Mark Graban is an internationally-recognized consultant, author, and professional speaker, and podcaster with experience in healthcare, manufacturing, and startups. Mark's new book is The Mistakes That Make Us: Cultivating a Culture of Learning and Innovation. He is also the author of Measures of Success: React Less, Lead Better, Improve More, the Shingo Award-winning books Lean Hospitals and Healthcare Kaizen, and the anthology Practicing Lean. Mark is also a Senior Advisor to the technology company KaiNexus.


  1. I think it was a good thing that this lead to a “diagnosis of failure in the manager-employee relationship.” It is important to know that and while this was not the intent behind the suggestion system, it uncovered a serious problem that was, hopefully, improved upon.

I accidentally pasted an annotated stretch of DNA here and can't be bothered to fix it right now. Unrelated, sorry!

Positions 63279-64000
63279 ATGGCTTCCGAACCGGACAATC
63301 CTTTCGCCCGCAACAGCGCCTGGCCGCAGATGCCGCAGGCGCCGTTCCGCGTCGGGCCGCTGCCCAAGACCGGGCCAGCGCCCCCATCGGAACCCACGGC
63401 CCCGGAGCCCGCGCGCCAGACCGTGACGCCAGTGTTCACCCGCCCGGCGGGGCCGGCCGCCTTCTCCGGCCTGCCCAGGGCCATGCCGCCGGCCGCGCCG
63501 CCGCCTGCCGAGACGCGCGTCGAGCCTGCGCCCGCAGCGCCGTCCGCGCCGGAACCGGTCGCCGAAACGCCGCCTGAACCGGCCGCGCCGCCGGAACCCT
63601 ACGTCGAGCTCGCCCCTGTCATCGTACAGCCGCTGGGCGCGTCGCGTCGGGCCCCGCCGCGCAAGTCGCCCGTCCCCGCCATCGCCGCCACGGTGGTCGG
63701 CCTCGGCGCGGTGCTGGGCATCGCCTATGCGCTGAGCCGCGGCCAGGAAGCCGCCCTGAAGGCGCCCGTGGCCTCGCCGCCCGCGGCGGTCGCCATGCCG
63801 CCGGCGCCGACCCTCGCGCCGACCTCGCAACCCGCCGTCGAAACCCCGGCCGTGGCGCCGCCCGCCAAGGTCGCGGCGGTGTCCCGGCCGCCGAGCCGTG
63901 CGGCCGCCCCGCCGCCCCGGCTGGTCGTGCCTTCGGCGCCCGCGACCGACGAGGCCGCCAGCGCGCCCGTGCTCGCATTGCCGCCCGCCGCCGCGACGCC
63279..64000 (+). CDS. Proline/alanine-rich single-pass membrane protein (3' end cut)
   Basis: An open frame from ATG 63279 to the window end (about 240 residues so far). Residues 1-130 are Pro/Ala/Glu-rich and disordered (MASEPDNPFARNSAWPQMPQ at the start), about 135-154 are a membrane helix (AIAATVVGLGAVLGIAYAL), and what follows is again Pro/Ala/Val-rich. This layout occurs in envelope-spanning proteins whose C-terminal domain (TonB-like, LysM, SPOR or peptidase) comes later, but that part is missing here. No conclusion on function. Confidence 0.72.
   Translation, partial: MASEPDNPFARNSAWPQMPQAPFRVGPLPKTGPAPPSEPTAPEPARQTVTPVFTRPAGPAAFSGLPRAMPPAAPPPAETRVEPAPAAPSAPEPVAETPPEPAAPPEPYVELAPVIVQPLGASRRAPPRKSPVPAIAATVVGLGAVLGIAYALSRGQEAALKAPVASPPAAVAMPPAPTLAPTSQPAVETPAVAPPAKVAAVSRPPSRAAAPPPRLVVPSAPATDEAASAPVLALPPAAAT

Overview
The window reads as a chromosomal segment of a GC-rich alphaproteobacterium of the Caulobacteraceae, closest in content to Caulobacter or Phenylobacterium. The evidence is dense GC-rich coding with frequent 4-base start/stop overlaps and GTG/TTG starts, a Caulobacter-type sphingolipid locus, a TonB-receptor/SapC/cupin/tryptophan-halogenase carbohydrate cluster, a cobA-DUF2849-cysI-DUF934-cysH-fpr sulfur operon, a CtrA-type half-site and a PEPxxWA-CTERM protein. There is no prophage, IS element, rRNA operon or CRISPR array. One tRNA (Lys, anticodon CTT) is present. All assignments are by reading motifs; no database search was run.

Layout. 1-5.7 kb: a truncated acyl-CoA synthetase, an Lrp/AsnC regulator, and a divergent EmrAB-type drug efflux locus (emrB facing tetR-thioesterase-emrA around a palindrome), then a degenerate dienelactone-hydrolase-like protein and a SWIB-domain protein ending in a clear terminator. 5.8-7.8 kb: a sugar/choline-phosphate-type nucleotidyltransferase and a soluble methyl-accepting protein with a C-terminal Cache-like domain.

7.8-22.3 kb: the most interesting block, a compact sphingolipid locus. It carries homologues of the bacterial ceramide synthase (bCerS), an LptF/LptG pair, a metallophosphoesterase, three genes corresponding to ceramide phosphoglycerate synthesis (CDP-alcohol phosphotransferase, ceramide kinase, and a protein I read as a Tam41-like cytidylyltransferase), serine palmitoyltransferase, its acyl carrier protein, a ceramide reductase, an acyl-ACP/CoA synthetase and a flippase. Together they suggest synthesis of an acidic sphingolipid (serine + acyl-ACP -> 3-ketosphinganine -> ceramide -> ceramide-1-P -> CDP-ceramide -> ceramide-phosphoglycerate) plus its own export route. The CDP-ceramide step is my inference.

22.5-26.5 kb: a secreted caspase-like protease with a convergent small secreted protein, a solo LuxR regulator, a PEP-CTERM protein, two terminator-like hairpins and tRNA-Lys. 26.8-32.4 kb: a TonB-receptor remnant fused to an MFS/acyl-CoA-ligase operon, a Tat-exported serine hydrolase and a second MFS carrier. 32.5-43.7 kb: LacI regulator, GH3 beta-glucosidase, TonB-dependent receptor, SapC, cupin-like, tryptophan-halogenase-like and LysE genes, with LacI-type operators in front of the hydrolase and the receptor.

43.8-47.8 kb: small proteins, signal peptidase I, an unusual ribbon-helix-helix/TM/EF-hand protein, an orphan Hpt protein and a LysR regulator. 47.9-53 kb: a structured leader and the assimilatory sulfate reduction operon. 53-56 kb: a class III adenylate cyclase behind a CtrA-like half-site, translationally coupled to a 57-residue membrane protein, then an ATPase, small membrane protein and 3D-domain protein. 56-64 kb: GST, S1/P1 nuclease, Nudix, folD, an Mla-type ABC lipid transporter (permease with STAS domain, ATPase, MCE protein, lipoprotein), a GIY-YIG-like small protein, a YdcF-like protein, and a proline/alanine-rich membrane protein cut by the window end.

2. One of the most common problems I have seen is the suggestion box. At a recent presentation, I had a participant bring up a similar situation.

    I’d suggest a more visual form of interaction (even though I’m a technology freak). We use a “Kaizen Improvement Request” form. It has space to draw the current state and your future state suggestion, then areas to write descriptions of the problem, a possible solution, and cost/benefit. The operators determine how much time would be saved (or other waste reduced). The suggestion is given to either the employee’s boss or our Lean office. We (the lean office) have a spreadsheet that provides the $ value of time to compare the cost and savings benefit.